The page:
A type of antibiotic used in treating bacterial infections has been tied to many adverse health events, leading specialists to advise caution in the prescription of these drugs. Recent evidence now confirms that they increase the risk of aortic disease, which is a condition that damages the main artery of the human body.
Howevery, they have been flagged as bringing potentially dangerous side effects.
So, in 2016, the Food and Drug Administration (FDA) "approved
Aortic disease is characterized either by aneurism (when the artery dilates) or dissection (when it ruptures), and both of these events can be life-threatening.
A new study — led by researchers from the Karolinska Institutet in Stockholm, Lund University (both of which are in Sweden), and the Statens Serum Institut in Copenhagen, Denmark — has now confirmed some of these worrying associations.
However, lead researcher Björn Pasternak — from the Department of Medicine at the Karolinska Institutet — says that there's a ray of hope amid the general doom and gloom.
"Our results confirm the findings in the previous studies but suggest that the increased risk is not as pronounced as indicated by those studies."
Fluoroquinolones more than double risk
The researchers worked with data sourced from national health registers — the National Prescribed Drug Register, National Patient Register, Statistics Sweden, and Swedish Cause of Death Register — submitted between July 2006 and December 2013.
They compared the risk of aortic disease in 360,088 people treated with fluoroquinolones with the risk of developing this condition among an equal number of participants treated with a different type of antibiotic: amoxicillin.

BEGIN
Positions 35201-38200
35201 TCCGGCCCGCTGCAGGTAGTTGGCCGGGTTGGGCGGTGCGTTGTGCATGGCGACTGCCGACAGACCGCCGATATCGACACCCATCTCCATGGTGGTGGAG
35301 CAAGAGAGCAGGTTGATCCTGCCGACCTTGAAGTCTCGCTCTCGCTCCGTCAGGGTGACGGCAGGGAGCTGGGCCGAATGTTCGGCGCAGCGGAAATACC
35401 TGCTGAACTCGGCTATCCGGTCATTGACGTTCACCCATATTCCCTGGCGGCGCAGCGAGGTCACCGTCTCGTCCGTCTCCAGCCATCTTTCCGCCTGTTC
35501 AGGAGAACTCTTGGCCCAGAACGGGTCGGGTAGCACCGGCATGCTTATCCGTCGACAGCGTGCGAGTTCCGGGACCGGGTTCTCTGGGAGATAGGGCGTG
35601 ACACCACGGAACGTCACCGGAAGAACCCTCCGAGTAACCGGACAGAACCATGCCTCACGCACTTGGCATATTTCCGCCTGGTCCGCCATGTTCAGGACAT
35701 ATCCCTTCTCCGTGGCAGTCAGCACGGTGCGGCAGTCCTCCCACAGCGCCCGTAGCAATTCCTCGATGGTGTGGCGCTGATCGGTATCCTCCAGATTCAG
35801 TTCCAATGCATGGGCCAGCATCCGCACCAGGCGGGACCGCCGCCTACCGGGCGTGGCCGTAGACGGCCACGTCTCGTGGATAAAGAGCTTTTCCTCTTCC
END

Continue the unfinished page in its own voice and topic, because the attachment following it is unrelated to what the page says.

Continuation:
The researchers' analysis revealed a 66 percent higher risk of developing aortic aneurism or dissection among people who had been administered fluoroquinolone antibiotics.
"This increase," the authors write, "corresponded to an absolute difference of 82 [...] cases of aortic aneurysm or dissection per 1 million treatment episodes [over a] 60-day risk period."
They admit that — similarly to previous studies — the new research was of an observational nature, and therefore it was unable to establish that fluoroquinolones caused aortic disease.
Yet Pasternak argues that the study's size and strong methodology mean that its results provide the most credible evidence unearthed to this point.
"Although the absolute risk increase was relatively small," the researchers explain, "the study's findings should be interpreted in the context of the widespread use of fluoroquinolones."
An underlying mechanism behind the link between fluoroquinolone use and aortic disease may be that these antibiotics "turn on" the activity of certain enzymes that can harm the integrity of internal tissue.
"One of the factors involved in the development of aortic disease is increased activity in tissue-degrading enzymes known as matrix metalloproteinases," explains Pasternak.
"We know that fluoroquinolones induce the activity of these enzymes," he adds, "which is also thought to underlie the more well-known adverse effect of tendon pain and rupture."
Further studies should aim to clarify whether particular types of fluoroquinolone antibiotic are more harmful to vascular health than others. Also, more focus should be placed on understanding the biological mechanisms at play, the researchers conclude.